Carnegie Post-doctoral Fellow
CARNEGIE SCIENCE, GEOPHYSICAL LABORATORY
I am currently a post-doctoral associate at the Carnegie Institution for Science, Geophysical Laboratory in Washington DC. My research aims at understanding how terrestrial planets form and differentiate. I use experimental techniques to reproduce the high pressures and temperatures involved during planetary accretion, and to investigate chemical reactions occurring between planetary materials.
The purpose of my research is to constrain chemical compositions of planetary cores, the evolution of the oxidation state of the Earth and other terrestrial planets, their internal structure, thermal history and dynamics. Also, by comparing chemical compositions of laboratory samples with those of meteorites and data from remote sensing, I contribute to understanding the evolution of the early inner Solar System, such as dynamical mixing of planetary embryos and volatile delivery.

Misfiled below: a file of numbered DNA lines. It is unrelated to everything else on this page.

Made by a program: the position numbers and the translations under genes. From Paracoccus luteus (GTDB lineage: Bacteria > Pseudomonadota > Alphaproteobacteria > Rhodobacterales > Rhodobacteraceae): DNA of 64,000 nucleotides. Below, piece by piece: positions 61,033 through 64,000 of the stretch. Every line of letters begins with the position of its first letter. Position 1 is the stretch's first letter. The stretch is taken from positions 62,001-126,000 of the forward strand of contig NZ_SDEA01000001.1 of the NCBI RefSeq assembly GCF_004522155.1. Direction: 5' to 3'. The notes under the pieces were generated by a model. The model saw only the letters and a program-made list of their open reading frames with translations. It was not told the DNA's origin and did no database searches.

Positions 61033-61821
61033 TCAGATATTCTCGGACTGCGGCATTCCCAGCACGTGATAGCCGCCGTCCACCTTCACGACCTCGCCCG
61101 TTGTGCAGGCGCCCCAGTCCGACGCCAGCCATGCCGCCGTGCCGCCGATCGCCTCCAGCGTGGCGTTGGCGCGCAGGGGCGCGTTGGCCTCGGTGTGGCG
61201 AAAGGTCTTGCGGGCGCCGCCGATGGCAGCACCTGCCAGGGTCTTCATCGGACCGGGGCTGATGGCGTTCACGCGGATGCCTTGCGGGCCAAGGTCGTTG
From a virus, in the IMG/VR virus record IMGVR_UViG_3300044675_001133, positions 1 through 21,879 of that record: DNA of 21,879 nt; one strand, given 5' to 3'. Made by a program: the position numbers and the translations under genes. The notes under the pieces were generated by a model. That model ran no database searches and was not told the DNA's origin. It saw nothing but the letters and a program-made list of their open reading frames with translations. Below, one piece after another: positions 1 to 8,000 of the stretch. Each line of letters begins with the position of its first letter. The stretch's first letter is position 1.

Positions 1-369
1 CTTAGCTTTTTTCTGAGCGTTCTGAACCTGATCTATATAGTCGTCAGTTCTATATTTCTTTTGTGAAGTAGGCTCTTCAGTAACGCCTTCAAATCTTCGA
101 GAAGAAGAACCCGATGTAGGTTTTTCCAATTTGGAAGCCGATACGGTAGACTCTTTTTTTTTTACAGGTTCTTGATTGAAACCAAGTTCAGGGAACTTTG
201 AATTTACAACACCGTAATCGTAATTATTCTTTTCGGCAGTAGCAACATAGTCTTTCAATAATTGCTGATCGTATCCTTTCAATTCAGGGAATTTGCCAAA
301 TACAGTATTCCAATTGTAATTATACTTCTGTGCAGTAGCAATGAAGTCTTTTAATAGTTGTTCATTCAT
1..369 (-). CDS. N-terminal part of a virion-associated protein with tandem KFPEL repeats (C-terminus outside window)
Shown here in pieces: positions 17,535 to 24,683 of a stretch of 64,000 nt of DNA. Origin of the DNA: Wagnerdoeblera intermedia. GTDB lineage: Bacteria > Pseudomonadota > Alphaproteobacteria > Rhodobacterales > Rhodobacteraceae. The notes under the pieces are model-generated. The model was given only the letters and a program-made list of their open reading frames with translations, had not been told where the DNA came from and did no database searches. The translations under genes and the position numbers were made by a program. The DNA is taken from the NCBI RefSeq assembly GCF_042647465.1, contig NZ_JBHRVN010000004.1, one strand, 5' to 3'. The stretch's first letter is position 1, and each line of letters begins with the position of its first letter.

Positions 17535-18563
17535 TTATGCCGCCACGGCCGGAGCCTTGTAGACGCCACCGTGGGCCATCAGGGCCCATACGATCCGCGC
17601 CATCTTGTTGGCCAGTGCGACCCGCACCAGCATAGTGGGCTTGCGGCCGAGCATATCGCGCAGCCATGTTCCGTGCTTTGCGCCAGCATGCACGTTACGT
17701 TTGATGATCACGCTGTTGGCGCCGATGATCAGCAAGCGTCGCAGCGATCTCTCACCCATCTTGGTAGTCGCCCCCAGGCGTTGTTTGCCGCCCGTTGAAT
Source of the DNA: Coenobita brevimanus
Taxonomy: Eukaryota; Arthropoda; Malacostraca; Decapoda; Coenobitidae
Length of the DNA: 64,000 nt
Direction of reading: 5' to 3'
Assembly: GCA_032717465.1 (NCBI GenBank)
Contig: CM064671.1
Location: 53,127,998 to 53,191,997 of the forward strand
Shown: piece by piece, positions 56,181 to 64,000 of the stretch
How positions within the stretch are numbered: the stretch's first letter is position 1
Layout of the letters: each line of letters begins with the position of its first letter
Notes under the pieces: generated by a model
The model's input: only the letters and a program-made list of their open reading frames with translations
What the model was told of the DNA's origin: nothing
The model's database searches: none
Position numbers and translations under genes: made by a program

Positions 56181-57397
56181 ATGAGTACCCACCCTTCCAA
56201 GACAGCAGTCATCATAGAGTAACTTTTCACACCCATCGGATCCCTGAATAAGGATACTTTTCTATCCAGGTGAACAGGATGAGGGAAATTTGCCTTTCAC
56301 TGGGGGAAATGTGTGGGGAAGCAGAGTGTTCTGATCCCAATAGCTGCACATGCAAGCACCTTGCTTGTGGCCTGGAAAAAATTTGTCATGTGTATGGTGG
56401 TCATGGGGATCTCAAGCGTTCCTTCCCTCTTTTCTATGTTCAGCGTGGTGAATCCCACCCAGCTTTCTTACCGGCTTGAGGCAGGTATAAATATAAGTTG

- Accretion and differentiation of Earth and terrestrial planets
- Core segregation, partitioning of elements between metal, silicate and sulfide
- Crystallization of magma ocean, partial melting of planetary mantles
- Evolution of the oxidation state during planetary differentiation
- Thermodynamic modelling of chemical equilibria
- Collisional erosion of differentiated planetary bodies